A touring circuit bridging Australia with Asia and Southern Africa is under construction and should be in full working order within the next decade. That was the defining message of One Movement For Music, a new three-day music industry conference and festival event which wrapped on Sunday (Oct. 18) in Perth.

Veteran promoter Michael Chugg jointly arranged the industry pow wow on the country's west coast with an unequivocal ambition to foster relationships in the region.

"In the next 10 years we will see a lot more concerts going on between our market, and with Asia and Africa," Chugg told delegates during the day three "Live Entertainment Summit" session. "I'm very optimistic."

To drive home the point, the daytime program incorporated a slew of live-oriented panel discussions, threads focusing on the Asian markets, and a session devoted to India's maturing live sector.

An invite-only "Venues Summit" on Oct. 16 gathered some of the region's leading venue operators, bookers and promoters for a brain-storming session over lunch. The likes of AEG Ogden CEO Harvey Lister and Carel Hoffman, president of South Africa's OppiKoppi Productions, were on hand to share their thoughts on the state of business.

"We're looking to bring Australian independent acts out to India," Vijay Nair, founder of Indian promoter and booker Only Much Louder, told guests. "In the past, the problem had been a lack of venues in India. But that is changing."

Australia's vibrant music market was analyzed and scrutinized in the day-three panel, entitled "Australia: State of the host nation." Moderated by Mushroom Music Publishing managing director Ian James, the session gathered some of the local industry's top power-players including Warner Music Australian president and ARIA chairman Ed St John; Richard Kingsmill, music director of Australia's national state-funded youth network Triple J and Paul Piticco, founder and director of the Secret Service artist management firm and the Dew Process label.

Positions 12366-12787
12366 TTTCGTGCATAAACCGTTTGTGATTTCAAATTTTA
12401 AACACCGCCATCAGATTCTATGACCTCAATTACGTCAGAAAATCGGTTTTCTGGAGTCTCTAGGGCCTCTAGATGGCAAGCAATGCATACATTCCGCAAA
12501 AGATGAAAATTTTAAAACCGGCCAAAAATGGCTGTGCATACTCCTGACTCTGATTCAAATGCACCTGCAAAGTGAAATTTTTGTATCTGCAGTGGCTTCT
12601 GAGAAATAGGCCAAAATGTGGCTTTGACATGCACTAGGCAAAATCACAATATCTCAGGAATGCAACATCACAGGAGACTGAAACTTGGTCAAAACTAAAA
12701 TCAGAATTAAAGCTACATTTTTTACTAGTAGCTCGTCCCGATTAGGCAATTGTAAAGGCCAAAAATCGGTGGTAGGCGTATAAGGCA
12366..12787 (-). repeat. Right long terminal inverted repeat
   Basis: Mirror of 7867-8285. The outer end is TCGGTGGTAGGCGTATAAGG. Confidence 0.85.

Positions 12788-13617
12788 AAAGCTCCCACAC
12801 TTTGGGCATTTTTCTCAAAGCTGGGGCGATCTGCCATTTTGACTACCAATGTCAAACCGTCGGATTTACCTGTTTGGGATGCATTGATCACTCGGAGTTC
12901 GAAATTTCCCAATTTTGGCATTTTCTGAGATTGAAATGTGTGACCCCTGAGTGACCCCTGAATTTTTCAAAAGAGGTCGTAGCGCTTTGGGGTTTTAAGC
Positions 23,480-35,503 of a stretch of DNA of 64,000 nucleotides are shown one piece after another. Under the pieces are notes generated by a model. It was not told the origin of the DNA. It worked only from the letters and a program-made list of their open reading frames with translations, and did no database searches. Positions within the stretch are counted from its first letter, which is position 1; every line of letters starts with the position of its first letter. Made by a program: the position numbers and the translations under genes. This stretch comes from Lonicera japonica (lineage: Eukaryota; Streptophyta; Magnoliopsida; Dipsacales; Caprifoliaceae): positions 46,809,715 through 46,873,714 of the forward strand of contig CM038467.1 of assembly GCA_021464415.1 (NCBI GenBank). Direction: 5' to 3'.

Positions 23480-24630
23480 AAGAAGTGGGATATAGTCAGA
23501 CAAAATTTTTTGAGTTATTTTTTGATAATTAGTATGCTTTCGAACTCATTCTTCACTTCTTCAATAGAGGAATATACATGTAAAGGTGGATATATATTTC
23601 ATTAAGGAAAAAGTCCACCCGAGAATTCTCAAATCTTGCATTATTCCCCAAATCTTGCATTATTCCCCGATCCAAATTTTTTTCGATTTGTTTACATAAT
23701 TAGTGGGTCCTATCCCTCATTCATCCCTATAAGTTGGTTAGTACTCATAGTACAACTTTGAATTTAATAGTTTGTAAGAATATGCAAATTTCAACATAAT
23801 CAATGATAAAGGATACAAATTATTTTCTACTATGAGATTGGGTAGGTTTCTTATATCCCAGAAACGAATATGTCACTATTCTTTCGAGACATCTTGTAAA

"We have a healthy retail sector, a healthy creative music scene, radio is strong and live music is thriving," said Tim Prescott, CEO of Sydney-based Albert Music. Prescott drew gasps from the audience when he said his company's marquee act AC/DC sold more than 12 million albums across the globe last year, including six million catalog albums - a figure which outpaced even the Beatles.

One Movement was launched through the combined effect of events organizer A&R Worldwide, promoter Chugg Entertainment and festivals specialist Sunset Events, with financial backing from the Western Australian government agency Eventscorp.

Organizers say the event attracted 500 delegates, including 100 assembled speakers - songwriting great Diane Warren, Sire Records chairman Seymour Stein and Coldplay manager Dave Holmes among them. The live showcase and festival program featured the likes of Australian acts Hilltop Hoods, Kate Miller-Heidke and Sarah Blasko alongside South African act the Parlotones, Canada's Fefe Dobson and India's Pentagram.